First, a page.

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Is your school prepared? The necessity of AEDs

Sudden cardiac arrests can be deadly – is your school prepared to respond in an emergency?

A sudden cardiac arrest occurs when the heart stops pumping blood around the body.

When this happens, breathing stops and the person falls unconscious. It can happen at any time, anywhere and to anyone, including children. Without immediate treatment, a sudden cardiac arrest can lead to death, and survival rates can be as low as one in 10. Every year, more than 2000 people are treated for an out-of-hospital cardiac arrest in Aotearoa. That’s around five people a day. Between 2020 and 2021, only 11 percent of patients survived a sudden cardiac arrest in New Zealand.

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In the event of a sudden cardiac arrest, knowledge of CPR and access to a defibrillator, or AED, is crucial to a person’s chances of survival. During community cardiac arrest events, survival often hinges on bystander actions. Early CPR and defibrillation dramatically improves survival rates, and for every minute without these interventions, chances of survival fall by 10 to 15 percent. 

In Aotearoa, first aid is a requirement under the Health and Safety at Work Regulations 2016. This means that all boards have a requirement to provide first aid in the event of an emergency, such as a sudden cardiac arrest. Schools are also often the centre of their communities. Having an AED on site is therefore not only instrumental in fulfilling health and safety requirements, it’s also beneficial for the wider community. 

The Ministry of Education recommends school boards consider the following questions when creating health and safety protocols in the event of a cardiac arrest: 

  • If there is an emergency do staff and students know first aid including how to do CPR and how to use an AED, if we have one onsite?
  • Do we have a clear and simple plan to access the AED?
  • Is the AED accessible to groups using school grounds and facilities outside of operating hours?
  • Is first aid, including CPR and AED use, being taught to students? Is adequate training around first aid provided to kaimahi?
  • Does my school plan ahead for EOTC activities and emergencies that could happen?
  • Have we recently invited the local ambulance crew to visit our school and to engage with students?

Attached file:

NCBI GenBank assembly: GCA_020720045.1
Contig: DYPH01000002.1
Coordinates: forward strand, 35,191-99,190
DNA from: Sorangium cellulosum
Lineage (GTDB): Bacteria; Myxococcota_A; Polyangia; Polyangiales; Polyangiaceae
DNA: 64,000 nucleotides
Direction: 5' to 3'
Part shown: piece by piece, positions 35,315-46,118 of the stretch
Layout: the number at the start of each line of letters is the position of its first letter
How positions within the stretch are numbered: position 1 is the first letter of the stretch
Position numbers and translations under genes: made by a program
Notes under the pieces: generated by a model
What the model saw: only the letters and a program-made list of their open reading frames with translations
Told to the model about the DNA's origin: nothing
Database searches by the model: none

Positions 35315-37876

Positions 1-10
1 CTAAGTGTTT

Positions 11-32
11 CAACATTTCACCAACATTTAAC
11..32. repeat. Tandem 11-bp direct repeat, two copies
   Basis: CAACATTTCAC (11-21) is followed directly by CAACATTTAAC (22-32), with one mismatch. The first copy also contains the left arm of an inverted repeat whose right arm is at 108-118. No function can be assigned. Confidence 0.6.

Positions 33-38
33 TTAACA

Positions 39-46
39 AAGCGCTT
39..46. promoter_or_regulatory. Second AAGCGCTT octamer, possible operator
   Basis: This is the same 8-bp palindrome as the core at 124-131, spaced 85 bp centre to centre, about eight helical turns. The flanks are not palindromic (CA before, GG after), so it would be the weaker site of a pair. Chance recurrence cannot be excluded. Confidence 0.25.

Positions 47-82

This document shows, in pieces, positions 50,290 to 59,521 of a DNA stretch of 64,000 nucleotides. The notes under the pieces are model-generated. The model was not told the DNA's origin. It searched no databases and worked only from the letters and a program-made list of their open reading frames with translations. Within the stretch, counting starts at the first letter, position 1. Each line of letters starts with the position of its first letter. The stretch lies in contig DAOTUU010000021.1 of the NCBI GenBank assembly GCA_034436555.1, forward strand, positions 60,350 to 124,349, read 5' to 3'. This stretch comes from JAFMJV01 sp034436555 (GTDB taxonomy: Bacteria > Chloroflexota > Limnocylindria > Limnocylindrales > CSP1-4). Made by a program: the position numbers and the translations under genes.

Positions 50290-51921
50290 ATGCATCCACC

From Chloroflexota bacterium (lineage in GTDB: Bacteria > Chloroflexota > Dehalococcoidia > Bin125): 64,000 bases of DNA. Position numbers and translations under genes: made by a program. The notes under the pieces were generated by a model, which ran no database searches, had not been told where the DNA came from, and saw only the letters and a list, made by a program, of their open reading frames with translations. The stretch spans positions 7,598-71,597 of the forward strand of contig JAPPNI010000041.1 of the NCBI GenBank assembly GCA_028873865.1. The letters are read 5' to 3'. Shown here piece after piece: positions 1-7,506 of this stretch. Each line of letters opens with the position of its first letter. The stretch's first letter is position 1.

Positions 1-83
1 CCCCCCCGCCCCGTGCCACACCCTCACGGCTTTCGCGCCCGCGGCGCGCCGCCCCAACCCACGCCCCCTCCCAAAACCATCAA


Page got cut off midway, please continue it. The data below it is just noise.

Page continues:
One of the first considerations for an AED purchase is where to locate the device. It should be in a central location that is easily and rapidly accessible in an emergency, and there should be a clearly outlined and defined process for accessing the device. 

Next, there’s the question of model. All AEDs work similarly, and even untrained people can operate them. Schools should also consider portability of AEDs, and whether the unit will be taken offsite for camps, sporting activities and other excursions.

When purchasing an AED, schools should note maintenance requirements, which are usually listed on the user manual. Batteries may need replacing, and some associated medical equipment of the AED may expire. Establishing a regular maintenance plan is essential.

Remember, an AED is only the first component of being cardiac-event ready. First aid training is also crucial for emergency situations. Many schools choose to include CPR in their health and physical education curriculum.

AED in schools
© brostock, Adobe Stock

Carol Gardiner from Red Cross said schools should seek an AED that is easy to use, reliable, durable,  and with advanced technology to help victims survive a sudden cardiac arrest.

“Whether an experienced first aider, or a first-time responder, having an AED that is intuitive and intelligent can assist to give confidence to the responder, by guiding the user through each critical step of the rescue,” Ms Gardiner said. “Having an AED that provides clear verbal instructions to the rescuer can help to ensure the device is used properly. Monitoring the quality of CPR feedback is an important advancement in some recent devices.

“Look for long-lasting consumables, (pads and battery life) to increase readiness in an emergency, and also reducing the frequency of maintenance. In a school environment having a device that is suitable for both adult and paediatric use may be an important factor.”

When choosing a device for your school, Ms Gardiner recommends checking what ongoing maintenance is required. “Most modern devices don’t require a regular service, and some devices may conduct self-test on pads, battery, and internal circuits on a daily basis, alerting when a service may be needed, and ensuring the device is ready when an emergency occurs.

“A first aid course will include generic training on AEDs to ensure staff feel confident not just in AEDs and CPR, but in all First Aid events. If you would like to provide a shorter training program specifically on AEDs and CPR, look for an AED provider who can also provide training to staff on how their AED works, the importance of CPR, and how to use this in an emergency.” 

Naomii Seah

Naomii Seah is a writer and journalist from Tāmaki Makaurau Auckland, Aotearoa New Zealand. She enjoys crochet, painting, and a coffee or two at the beach. Her work can be found at The Spinoff, The Pantograph Punch, Stuff, and of course, School News NZ.
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